} will not be possible for unmatched nodes and the most important attribute that needs to be considered in the heuristic function is area.
Now, let us consider two incremental functions g_{
Δ
}(n) and h_{
Δ
}(n) which denote the contribution of a node n, to the cost function g(n), if it has been already traversed, and its contribution to the heuristic h(n) if it has not been already traversed. These functions can be defined as:
\begin{array}{l}{g}_{\Delta}\left(n\right)=g\left(n\right)g(n1)\end{array}
(12)
\begin{array}{l}{h}_{\Delta}\left(n\right)=h\left(n\right)h(n+1)\end{array}
(13)
From the equations 10 and 11, it follows that:
\begin{array}{l}{g}_{\Delta}\left(n\right)={\delta}_{n}+1\end{array}
(14)
\begin{array}{l}{h}_{\Delta}\left(n\right)={a}_{n}^{\left(1\right)}+1\end{array}
(15)
The constant 1 in these equations must be rescaled, otherwise it will have a greater impact and may mask the effect of attributes of ARGs. For this reason, a constant c is introduced, which has been determined experimentally. After this the equations become:
\begin{array}{l}{g}_{\Delta}\left(n\right)={\delta}_{n}+c\end{array}
(16)
\begin{array}{l}{h}_{\Delta}\left(n\right)={a}_{n}^{\left(1\right)}+c\end{array}
(17)
In order to yield optimum results, the admissibility criterion must be satisfied, i.e. the estimated cost of a path from a node to goal must be a lower bound of the actual cost of a path from the node to goal. This can be ensured if the estimated cost contributed by n, represented by h_{
Δ
}(n) is by n, represented by g_{
Δ
}(n). As δ_{
n
} ≥ 0 and {a}_{n}^{\left(1\right)}\in [0,1], remember that all attributes have been normalized to the range [0,1] aforehand, in order to ensure that h_{
Δ
}(n) ≤ g_{
Δ
}(n) a constant 1 is added to the distance δ_{
n
}. It now yields:
{g}_{\Delta}\left(n\right)=({\delta}_{n}+1)+c
(18)
The problem that may arise here is that as 1 becomes very large compared to distances δ_{
i
}, the effect of distance may be masked, hence, a new constant, γ, is introduced. It is an experimentally determined parameter and distance becomes:
{d}_{n}=\gamma \xb7{\delta}_{n}
(19)
Rewriting the equations 10 and 11 for the nodes traversed up to node n, g(n) and h(n) take the form:
g\left(n\right)=\sum _{i=1}^{n}({d}_{i}+1)+n\xb7c
(20)
h\left(n\right)=\sum _{i=n}^{N}{a}_{i}^{\left(1\right)}+(Nn)\xb7c
(21)
The equation 20 can be used for g(n), however, for histological images, it is important that larger nodes are given higher importance in matching. This is because smaller nodes may represent less important regions or artefacts, but the larger nodes will always represent significant regions. A mismatch between larger nodes should be penalised by a higher cost as compared to mismatch between smaller nodes. Hence, a weight has been introduced:
g\left(n\right)=\sum _{i=1}^{n}{w}_{i}({d}_{i}+1)+n\xb7c
(22)
The weights w_{
i
} are proposed as:
{w}_{i}=\mathrm{max}({{a}_{p}}^{\left(1\right)},{{a}_{q}^{\prime}}^{\left(1\right)})
(23)
where n_{
p
} ∈ G and {n}_{q}^{\prime}\in {G}^{\prime} are matching nodes and a_{
p
}^{(1)} and {{a}_{q}^{\prime}}^{\left(1\right)} denote the first attributes corresponding to feature vectors a_{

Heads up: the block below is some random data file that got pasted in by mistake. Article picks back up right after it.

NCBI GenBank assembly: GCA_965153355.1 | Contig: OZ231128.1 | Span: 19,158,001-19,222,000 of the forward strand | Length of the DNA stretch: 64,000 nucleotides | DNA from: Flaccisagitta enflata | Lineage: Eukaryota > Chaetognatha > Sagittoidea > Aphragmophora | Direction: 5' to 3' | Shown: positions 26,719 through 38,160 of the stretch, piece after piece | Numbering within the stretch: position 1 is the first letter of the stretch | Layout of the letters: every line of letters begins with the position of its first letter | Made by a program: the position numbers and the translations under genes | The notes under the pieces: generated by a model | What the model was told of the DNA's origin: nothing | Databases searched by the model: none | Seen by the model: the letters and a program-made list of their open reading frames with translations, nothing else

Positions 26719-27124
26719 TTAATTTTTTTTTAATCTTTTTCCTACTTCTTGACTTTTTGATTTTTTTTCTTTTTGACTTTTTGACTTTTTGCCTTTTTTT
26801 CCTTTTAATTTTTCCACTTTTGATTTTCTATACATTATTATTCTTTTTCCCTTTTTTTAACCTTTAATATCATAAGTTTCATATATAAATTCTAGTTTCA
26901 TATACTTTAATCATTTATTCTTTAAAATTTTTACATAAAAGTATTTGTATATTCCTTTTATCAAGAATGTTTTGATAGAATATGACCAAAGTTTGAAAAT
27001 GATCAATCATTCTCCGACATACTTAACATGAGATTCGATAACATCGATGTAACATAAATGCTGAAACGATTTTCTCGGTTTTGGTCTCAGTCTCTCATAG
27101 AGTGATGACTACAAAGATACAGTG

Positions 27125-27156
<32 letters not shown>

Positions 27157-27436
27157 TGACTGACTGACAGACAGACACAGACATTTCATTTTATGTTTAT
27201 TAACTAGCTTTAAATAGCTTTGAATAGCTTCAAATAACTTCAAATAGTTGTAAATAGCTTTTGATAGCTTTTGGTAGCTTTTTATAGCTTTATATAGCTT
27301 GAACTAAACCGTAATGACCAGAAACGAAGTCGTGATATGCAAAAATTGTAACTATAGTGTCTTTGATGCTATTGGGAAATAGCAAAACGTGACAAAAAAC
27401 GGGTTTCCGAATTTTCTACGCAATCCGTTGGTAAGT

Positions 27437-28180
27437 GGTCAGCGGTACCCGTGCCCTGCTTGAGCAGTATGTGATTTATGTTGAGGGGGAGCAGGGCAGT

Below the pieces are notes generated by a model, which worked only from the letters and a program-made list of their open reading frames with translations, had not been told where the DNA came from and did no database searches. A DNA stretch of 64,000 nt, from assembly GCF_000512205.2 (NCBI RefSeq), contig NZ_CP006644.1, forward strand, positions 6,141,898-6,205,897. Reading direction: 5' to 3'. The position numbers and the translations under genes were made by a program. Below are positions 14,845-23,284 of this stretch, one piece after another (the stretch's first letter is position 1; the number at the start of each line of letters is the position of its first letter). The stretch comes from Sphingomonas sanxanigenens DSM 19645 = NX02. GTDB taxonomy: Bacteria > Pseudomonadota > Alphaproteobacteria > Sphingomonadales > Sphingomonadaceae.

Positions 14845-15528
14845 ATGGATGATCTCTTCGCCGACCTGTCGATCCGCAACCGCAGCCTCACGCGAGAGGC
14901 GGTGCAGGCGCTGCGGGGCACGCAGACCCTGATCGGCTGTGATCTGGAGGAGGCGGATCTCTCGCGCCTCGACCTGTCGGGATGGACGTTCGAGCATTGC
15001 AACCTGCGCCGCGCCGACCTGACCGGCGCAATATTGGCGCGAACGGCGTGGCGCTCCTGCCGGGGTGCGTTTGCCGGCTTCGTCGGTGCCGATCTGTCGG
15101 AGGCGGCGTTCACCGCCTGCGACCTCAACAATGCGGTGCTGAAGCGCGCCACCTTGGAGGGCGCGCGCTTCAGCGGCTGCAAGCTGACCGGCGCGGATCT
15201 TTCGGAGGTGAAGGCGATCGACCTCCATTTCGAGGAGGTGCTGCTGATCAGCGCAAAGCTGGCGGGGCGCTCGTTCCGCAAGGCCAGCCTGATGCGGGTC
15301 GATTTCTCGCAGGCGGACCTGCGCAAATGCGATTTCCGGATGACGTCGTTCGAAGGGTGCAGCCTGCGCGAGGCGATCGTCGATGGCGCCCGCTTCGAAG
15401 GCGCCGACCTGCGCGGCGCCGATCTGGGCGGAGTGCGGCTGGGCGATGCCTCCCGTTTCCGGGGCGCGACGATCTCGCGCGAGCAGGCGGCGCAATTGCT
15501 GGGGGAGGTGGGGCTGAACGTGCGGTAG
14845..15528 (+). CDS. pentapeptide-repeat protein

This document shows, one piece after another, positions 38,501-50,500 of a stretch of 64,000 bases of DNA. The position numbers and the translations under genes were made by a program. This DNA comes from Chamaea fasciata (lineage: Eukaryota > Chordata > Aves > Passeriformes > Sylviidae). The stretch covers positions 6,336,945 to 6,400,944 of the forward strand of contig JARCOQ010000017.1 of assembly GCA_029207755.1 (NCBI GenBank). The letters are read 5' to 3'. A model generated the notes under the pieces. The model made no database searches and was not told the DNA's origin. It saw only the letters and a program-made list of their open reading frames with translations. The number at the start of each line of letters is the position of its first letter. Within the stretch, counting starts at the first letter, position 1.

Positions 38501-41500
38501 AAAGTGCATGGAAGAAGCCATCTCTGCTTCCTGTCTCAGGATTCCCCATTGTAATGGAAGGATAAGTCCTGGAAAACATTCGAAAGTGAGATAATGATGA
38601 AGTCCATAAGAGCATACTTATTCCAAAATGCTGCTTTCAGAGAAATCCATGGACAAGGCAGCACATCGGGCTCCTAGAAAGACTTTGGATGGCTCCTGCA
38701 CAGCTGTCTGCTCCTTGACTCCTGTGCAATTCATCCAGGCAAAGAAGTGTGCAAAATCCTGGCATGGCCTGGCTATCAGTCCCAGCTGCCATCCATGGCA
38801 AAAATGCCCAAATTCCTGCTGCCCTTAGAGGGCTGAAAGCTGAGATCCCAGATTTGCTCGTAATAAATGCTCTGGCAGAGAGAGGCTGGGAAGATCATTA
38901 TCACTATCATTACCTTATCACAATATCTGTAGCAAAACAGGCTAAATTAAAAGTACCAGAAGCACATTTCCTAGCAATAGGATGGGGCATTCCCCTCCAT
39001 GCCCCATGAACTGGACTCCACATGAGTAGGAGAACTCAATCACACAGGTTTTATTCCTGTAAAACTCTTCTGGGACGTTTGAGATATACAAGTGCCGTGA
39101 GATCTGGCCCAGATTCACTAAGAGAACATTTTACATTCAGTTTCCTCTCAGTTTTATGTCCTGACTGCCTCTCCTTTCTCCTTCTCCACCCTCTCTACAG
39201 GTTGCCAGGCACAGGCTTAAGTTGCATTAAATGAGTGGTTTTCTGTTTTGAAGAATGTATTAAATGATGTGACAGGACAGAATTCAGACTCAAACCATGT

p
} and {\mathbf{a}}_{\mathbf{q}}^{\mathbf{\prime}}. They describe the area of the two regions being matched.
The distances δ_{
i
} in equation 10 between each pair of nodes are calculated as:
{\delta}_{i}=\lambda {\delta}_{1i}+(1\lambda ){\delta}_{2i}
(24)
where, δ_{1i} is the distance between corresponding nodal attributes and δ_{2i} is the distance between their corresponding edge attributes. λ∈[0,1] balances the mutual relevance of the two distances. In the method, equal relevance has been considered. The distance between nodes and edges has been formulated as an Exponential distance, in order to further intensify the mismatch between corresponding attributes, as compared to a linear technique or Euclidean distance. The nodal distance for node attributes is defined as:
{\delta}_{1i}=\sum _{k=1}^{K}{e}^{{{a}_{p}}^{\left(k\right)}{{a}_{q}^{\prime}}^{\left(k\right)}}\phantom{\rule{1em}{0ex}}K,\phantom{\rule{2.77695pt}{0ex}}\phantom{\rule{2.77695pt}{0ex}}\phantom{\rule{2.77695pt}{0ex}}\phantom{\rule{2.77695pt}{0ex}}k\in \{1,2\mathrm{..K}\}
(25)
Edge distance for edge weights is defined as:
{\delta}_{2i}=\sum _{m=1}^{M}{e}^{{{b}_{p}}^{\left(m\right)}{{b}_{q}^{\prime}}^{\left(m\right)}}\phantom{\rule{1em}{0ex}}M,\phantom{\rule{2.77695pt}{0ex}}\phantom{\rule{2.77695pt}{0ex}}\phantom{\rule{2.77695pt}{0ex}}\phantom{\rule{2.77695pt}{0ex}}m\in \{1,2\mathrm{..M}\}
(26)
The total cost f(n) of the partial mapping till node n is given by:
f\left(n\right)=g\left(n\right)+h\left(n\right)
(27)
The graph matching is implemented through a treebased search using A* algorithm which always extends the partial mapping of nodes towards an optimum. The tree is the representation of Open List realized using a priority queue, containing partial mappings in increasing order of their costs. It is constructed by first allowing each test node to be mapped to each available model node, if the match is permissible, the pairs forming the first level of the tree. The cost of each pair is computed, and the pair with the lowest total cost f(n) is expanded. Each leaf of the tree now represents a combination of matched nodes or partial mapping from nodes of test graph to those of model graph. The Closed List consists of the latest and most favourable partial mapping constructed. The tree is expanded until best optimum mapping of maximum nodes is found. An example of the treebased search method employed is illustrated in Figure 11.
The main problem with optimal graph matching is its high computational complexity. The complexity of the described search is exponential in the worst case, however, practically, it depends on the data to be handled as only nodes of same label can be matched. It considerably reduces the search space and complexity is scaled down.